April - August 2018
Counted Cross Stitch
The Biedermeier Cross Stitch Sampler
I found this Biedermeier kit at a charity shop. It was Counted Cross Stitch, and it was before I established my curriculum, so I thought it would be an unhurried pastime to cross stitch from time to time. The sampler was complete and not commenced yet: it contained the pattern with some black beads, a nice piece of even-weave fabric (Jobelan - a blend made of cotton and Modal, a cellulose made of beechwood), and all the threads needed (stranded cotton from MEZ AG Freiburg), meticulously sorted by colour groups.
Later, when I had made up my curriculum, I decided to use the sampler as THE sampler for Counted Cross Stitch, because it appeared to be big and nice - something I could eventually hang up for showing off. After unpacking it, the manufacturer turned out to be Wiehler Gobelin, and as I googled them, I found out that they still sell a full range of tapestry and cross stitch kits. This one isn't available anymore, but how astonished was I to discover that the price of a similar cross stitch kit ranges from € 65 to 140, while I got mine for € 2 only!!! What a bargain!
I came to value the bargain all the more after beginning to stitch the sampler. The design is so enchanting, the colours so well-matched, and the shades so cleverly chosen that they create depth and perspective in every motif. Obviously, the designer's name is F.C. Meyer, since the signature says so. And after all I like Biedermeier very much.
The yellow sticker on the pattern says:
"This pattern is an original replica of an embroidery sampler.
The original can be found at the German Sampler Museum - collection of Elfi and Hans-Joachim Connemann, Palais im Prinzengarten, Celle."
Of course, I was eager to have a look at my sampler. Unfortunately, it turned out that the Sampler Museum had closed on March 1st 2013. The exhibits were transferred to the Bomann-Museum for cultural history, where they lie in the depot since. As the Cellesche Zeitung informed in 2015, they are supposed to be exhibited again in 2018 at the earliest.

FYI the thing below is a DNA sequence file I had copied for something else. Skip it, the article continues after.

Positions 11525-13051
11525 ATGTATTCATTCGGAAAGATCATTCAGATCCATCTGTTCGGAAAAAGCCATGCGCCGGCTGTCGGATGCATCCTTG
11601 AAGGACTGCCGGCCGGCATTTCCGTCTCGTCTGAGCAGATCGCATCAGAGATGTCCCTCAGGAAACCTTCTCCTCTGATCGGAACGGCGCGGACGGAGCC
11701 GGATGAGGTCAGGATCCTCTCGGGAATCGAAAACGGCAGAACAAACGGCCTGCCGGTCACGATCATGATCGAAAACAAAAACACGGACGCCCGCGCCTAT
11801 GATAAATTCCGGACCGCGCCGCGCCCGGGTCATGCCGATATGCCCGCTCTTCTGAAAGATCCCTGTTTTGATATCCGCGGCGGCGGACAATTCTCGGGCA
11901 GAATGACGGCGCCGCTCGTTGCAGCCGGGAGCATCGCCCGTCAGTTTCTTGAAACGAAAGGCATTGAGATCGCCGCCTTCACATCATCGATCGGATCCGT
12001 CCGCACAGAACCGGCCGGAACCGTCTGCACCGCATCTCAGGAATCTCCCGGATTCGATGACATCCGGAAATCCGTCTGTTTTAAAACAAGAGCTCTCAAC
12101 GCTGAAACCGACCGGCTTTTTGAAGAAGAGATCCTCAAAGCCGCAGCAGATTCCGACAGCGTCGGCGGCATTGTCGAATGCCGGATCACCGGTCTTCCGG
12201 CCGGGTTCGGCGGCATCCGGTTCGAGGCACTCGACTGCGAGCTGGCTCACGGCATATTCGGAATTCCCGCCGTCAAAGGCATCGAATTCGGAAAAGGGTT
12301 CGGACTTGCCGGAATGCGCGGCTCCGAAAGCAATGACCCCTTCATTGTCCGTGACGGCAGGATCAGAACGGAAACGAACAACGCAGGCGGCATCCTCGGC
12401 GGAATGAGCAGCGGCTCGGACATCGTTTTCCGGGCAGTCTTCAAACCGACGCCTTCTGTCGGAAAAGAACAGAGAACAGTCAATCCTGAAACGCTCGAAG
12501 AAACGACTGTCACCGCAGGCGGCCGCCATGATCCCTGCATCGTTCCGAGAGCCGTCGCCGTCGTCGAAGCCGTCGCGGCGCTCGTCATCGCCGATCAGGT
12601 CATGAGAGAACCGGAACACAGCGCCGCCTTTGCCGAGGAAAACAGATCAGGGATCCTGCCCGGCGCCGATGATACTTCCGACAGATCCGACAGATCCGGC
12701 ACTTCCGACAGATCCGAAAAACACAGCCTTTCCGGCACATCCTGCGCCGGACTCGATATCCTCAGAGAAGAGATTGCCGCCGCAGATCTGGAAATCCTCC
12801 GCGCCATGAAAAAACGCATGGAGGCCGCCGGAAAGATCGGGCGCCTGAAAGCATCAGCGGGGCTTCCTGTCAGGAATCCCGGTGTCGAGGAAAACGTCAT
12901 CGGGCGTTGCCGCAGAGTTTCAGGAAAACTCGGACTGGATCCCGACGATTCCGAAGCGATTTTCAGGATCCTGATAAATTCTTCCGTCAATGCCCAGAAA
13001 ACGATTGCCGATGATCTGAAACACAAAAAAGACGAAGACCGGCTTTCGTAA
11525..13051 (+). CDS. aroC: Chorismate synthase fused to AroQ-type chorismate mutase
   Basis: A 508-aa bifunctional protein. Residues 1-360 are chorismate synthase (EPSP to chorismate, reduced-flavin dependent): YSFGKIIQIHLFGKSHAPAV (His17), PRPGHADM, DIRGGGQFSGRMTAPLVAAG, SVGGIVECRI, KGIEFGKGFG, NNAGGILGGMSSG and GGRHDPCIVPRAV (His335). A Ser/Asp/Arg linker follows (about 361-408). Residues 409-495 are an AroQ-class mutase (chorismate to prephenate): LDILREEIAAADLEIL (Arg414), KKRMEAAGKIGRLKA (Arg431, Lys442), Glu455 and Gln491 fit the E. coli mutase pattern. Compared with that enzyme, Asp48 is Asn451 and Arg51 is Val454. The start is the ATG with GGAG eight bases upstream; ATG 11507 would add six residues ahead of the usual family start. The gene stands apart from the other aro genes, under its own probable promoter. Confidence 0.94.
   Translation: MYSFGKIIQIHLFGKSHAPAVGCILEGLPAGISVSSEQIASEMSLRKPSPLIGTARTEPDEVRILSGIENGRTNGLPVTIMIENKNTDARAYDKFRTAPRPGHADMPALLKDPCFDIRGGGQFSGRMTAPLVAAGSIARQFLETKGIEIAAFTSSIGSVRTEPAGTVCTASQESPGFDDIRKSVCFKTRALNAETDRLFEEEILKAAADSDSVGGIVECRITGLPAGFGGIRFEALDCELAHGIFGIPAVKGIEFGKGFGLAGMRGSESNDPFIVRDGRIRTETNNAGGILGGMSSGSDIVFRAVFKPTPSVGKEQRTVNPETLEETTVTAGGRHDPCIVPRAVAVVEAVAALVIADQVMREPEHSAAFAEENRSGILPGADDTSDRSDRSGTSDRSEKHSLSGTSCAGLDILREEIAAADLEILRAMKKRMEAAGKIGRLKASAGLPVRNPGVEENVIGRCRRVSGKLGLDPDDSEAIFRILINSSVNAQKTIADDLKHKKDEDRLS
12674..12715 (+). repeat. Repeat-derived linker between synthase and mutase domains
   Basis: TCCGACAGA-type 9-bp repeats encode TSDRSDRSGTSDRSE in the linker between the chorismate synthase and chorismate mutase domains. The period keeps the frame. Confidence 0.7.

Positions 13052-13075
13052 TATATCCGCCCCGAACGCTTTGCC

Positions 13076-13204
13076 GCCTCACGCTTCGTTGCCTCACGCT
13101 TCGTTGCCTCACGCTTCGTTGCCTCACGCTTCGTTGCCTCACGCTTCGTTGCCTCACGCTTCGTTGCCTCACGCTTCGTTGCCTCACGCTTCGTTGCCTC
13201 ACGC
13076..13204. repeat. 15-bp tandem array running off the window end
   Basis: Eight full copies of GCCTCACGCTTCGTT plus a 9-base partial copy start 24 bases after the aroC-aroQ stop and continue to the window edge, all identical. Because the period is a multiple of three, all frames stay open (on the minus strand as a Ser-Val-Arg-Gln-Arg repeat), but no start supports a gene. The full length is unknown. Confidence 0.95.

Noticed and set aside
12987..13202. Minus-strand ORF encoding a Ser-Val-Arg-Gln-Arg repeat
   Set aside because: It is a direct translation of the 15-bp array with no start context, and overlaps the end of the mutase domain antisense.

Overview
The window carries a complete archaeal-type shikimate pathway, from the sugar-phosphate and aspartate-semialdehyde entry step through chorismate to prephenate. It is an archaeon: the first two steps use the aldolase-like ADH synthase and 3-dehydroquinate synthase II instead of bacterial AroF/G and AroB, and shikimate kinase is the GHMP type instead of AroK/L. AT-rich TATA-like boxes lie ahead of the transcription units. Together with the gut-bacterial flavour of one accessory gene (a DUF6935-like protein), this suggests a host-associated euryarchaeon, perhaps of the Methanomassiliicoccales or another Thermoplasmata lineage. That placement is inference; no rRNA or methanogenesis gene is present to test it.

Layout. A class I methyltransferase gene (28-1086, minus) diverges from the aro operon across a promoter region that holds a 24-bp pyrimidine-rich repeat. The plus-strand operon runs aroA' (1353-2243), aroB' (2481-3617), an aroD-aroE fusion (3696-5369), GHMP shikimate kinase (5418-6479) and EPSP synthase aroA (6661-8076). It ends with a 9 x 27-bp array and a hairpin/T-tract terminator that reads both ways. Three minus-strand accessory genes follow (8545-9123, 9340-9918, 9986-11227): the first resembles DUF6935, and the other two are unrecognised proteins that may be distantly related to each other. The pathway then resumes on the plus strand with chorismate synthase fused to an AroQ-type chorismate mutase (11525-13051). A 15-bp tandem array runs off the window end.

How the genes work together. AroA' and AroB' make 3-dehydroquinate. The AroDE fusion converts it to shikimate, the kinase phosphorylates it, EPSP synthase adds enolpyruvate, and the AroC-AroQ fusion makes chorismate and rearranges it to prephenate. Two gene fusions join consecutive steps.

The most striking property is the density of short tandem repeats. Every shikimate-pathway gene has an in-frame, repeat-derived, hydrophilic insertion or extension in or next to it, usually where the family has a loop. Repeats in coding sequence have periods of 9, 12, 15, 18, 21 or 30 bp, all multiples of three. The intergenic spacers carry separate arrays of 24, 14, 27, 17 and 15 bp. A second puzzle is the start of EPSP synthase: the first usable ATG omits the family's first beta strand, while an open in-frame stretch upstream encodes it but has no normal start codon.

It was April 21st, when I started working at this sampler: washing the fabric, hemming the edge, later marking squares by ten double-threads (we're stitching over two threads here with two strands of cotton) with a blue sewing thread. What I discovered much later to be a synthetic thread which ruined the soleplate of my iron after ironing several times on the highest temperature. There was no help to it - will have to buy a new iron ... 😒
In my opinion, there was a couple of glitches in the design, mainly in the borders - be it an asymmetrical arrangement of stitches or an apparently mistaken colour. I think the borders were supposed to be symmetrical, so I adjusted what I considered to be a blunder.
There was stranded cotton enough and to spare in most colours, still in the end, I ran out of two colours: one olive and one dark green. The olive wasn't really a problem, for there was a very similar second olive there, the difference is scarcely noticeable. The dark green, however, was another cup of tea. I had to juggle a bit with it in the "House By The Lake", the motif in the lower right corner. In some spots I've replaced it with a more blueish green, in others with a dark olive. But I think, nobody will notice it, as long as he doesn't know how it was supposed to be ...
- First and foremost: There's nothing like good quality material! After stitching several months on discarded bedsheets and the like with old or very cheap threads, shifting to a good quality fabric and good quality threads was an epiphany! Not only does the work look much neater, it's also incomparably more pleasant to work with. An entirely different feeling!